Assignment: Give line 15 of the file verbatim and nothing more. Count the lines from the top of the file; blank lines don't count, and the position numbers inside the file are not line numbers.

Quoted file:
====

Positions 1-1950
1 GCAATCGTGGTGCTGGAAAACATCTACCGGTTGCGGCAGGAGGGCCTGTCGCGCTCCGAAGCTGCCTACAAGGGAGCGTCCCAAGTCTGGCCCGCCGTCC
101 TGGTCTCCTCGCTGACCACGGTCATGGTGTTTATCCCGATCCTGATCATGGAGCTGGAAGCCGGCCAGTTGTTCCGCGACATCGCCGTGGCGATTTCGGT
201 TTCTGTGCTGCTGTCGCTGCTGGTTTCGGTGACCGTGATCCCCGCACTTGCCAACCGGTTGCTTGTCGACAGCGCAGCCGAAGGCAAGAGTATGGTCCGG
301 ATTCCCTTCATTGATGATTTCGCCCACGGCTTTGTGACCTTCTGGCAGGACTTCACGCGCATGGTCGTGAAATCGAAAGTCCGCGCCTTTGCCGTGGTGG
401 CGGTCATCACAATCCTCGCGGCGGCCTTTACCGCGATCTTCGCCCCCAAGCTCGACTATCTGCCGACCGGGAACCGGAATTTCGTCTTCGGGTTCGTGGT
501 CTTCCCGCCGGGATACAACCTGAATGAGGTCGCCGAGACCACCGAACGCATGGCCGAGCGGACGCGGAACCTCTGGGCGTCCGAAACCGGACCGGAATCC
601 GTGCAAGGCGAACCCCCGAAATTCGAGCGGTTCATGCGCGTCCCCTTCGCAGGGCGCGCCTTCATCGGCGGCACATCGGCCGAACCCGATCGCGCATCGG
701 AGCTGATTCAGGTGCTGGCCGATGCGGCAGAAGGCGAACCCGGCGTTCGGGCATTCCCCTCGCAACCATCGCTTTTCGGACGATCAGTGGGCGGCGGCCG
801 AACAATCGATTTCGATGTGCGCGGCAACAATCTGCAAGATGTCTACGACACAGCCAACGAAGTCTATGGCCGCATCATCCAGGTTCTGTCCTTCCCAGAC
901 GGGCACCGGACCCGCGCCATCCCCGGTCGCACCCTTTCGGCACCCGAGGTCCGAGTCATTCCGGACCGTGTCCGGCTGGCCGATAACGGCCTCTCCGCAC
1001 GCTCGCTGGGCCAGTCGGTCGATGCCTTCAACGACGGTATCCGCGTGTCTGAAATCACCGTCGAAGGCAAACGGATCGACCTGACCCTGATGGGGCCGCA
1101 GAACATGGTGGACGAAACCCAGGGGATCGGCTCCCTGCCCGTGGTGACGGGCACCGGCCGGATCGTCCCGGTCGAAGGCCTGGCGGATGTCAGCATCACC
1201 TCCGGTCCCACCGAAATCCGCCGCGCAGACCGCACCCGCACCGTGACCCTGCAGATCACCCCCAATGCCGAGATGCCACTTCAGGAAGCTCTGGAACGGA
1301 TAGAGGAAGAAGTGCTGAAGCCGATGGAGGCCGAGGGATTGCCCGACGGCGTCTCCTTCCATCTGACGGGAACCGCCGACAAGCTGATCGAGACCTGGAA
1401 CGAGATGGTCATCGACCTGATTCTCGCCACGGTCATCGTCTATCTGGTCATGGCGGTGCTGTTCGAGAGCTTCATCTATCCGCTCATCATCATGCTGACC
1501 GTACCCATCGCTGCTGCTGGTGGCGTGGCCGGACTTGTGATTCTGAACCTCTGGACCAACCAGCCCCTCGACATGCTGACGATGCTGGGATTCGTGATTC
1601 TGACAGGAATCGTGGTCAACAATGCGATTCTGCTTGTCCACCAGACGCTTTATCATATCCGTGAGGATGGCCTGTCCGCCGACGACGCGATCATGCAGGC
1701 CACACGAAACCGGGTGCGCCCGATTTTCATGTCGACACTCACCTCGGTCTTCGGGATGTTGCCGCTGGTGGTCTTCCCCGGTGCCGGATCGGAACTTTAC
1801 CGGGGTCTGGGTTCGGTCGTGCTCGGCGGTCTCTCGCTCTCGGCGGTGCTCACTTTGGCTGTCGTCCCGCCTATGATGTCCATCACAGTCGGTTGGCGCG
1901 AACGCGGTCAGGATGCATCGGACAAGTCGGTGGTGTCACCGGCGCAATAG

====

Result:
1301 TAGAGGAAGAAGTGCTGAAGCCGATGGAGGCCGAGGGATTGCCCGACGGCGTCTCCTTCCATCTGACGGGAACCGCCGACAAGCTGATCGAGACCTGGAA